Scott Raynel is defending his PhD this Friday (June 1). The traditional celebratory afternoon tea (with cake!) will be held in the tearoom around 3-3.30 that afternoon.
WAND is a research group at the University of Waikato Computer Science Department. The group is involved with a range of computer networks projects mostly focused around network measurement. The group has a strong international reputation and has close links, including collaborative research, with several other network measurement groups. These include CAIDA, Sprint and Agilent.
Our work includes collection of very long trace sets, network analysis and software to support this, active measurement systems, wireless networks for rural communities, rapid deployment networks, OS code based network simulation and network visualisation. Spinoffs from our work include Endace and Rural Link.
WAND Interesting Blogs
Donald Clark discussed the Copyright Amendment Act study that I presented at NZNOG 2012 on Radio New Zealand: National's Nine to Noon program this morning. He did an excellent job of summarising our results and the conclusions that can be drawn from them.
Anyone who would like to listen to Donald's segment can find it here. The discussion of our work begins around 9:30 but I would recommend listening to the whole segment if you have the time.
At NZNOG 2012, I presented some slides showing a decrease of P2P traffic following the Copyright Amendment Act coming into effect in New Zealand in September 2011. By contrast, the same analysis showed a significant increase in Tunneling, FTP and Remote Access traffic. These results generated a lot of interest, so I am using this blog post to discuss our methodology and results in more detail.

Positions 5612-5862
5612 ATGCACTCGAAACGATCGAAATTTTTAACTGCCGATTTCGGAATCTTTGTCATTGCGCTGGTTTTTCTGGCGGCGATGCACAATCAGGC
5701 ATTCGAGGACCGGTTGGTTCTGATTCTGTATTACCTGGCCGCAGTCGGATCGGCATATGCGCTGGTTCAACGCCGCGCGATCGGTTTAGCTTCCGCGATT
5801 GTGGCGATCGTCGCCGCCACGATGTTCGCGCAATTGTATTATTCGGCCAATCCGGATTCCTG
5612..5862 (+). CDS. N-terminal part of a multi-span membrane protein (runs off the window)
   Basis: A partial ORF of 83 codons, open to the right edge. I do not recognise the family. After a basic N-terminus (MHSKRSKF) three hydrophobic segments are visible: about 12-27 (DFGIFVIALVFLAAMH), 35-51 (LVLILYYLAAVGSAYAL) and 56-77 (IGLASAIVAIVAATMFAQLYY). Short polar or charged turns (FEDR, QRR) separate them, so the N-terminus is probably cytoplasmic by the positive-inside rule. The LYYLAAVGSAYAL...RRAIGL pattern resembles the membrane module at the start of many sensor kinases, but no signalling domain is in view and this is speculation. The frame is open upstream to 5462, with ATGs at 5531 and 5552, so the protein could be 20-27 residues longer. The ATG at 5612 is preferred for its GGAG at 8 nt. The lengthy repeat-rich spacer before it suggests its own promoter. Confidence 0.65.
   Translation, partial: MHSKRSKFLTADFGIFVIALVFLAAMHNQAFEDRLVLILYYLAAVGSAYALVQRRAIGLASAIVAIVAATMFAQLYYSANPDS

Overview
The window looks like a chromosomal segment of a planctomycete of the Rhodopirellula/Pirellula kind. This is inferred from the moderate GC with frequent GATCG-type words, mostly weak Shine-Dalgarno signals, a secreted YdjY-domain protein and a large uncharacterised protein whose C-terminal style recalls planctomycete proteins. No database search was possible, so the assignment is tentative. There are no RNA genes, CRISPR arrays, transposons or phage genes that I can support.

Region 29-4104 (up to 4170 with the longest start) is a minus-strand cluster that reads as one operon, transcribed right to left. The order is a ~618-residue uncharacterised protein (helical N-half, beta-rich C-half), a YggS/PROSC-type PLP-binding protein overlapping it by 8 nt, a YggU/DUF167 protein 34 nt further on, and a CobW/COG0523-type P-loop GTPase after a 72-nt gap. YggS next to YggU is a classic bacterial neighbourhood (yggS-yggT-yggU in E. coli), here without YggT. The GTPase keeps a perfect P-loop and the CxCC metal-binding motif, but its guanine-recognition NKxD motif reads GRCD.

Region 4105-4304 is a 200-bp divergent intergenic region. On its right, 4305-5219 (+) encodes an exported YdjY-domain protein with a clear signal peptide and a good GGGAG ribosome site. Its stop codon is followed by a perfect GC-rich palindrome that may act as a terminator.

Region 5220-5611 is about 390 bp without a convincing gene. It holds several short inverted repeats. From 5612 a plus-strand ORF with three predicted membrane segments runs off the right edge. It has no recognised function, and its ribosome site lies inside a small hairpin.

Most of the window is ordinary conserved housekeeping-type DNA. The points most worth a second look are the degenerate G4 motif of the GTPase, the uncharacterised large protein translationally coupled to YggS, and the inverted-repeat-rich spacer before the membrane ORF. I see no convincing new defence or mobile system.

Last Friday, I presented a talk at NZNOG 2012 about libprotoident and presented some results showing the impact of the Copyright Amendment Act on New Zealand residential DSL usage.
The slide set from this talk has been attached to this blog post for anyone who missed the talk or wishes to look over the results in more detail.
Feel free to get in touch with me if you have any questions or comments about libprotoident or the results presented in the talk.
Libtrace 3.0.13 has been released!
This release adds support for OSPFv2, extending the libtrace API to allow easy access to OSPF headers, LSAs and Router Links and updating libpacketdump to decode OSPFv2 packets. This version also fixes some major bugs, including one where traces written using zlib were occasionally slightly truncated. A bug where trace_get_payload_from_ip was incorrectly calculating the number of bytes remaining has also been fixed.
There are also several other performance enhancements and minor bug fixes.
The full list of changes in this release can be found in the libtrace ChangeLog.
You can download the new version of libtrace from the libtrace website.
Libprotoident 2.0.4 has been released today.
This release adds support for 9 new protocols (including QQLive, Paltalk and DriveShare). It also improves the rules for many existing protocols and adds a couple of new features to the lpi_live tool.
The full list of changes can be found in the libprotoident ChangeLog.
Libprotoident 2.0.3 has been released today.
This release adds support for 13 new protocols (including RADIUS, Akamai and Youku) and 3 new categories (Logging, Printing and Translation). It also improves the rules for some existing protocols and fixes a few bugs.
The included tools have all been updated to support analysis of IPv6 traffic and also provide more options for determining the direction of analysed packets.
The full list of changes is described in the libprotoident ChangeLog.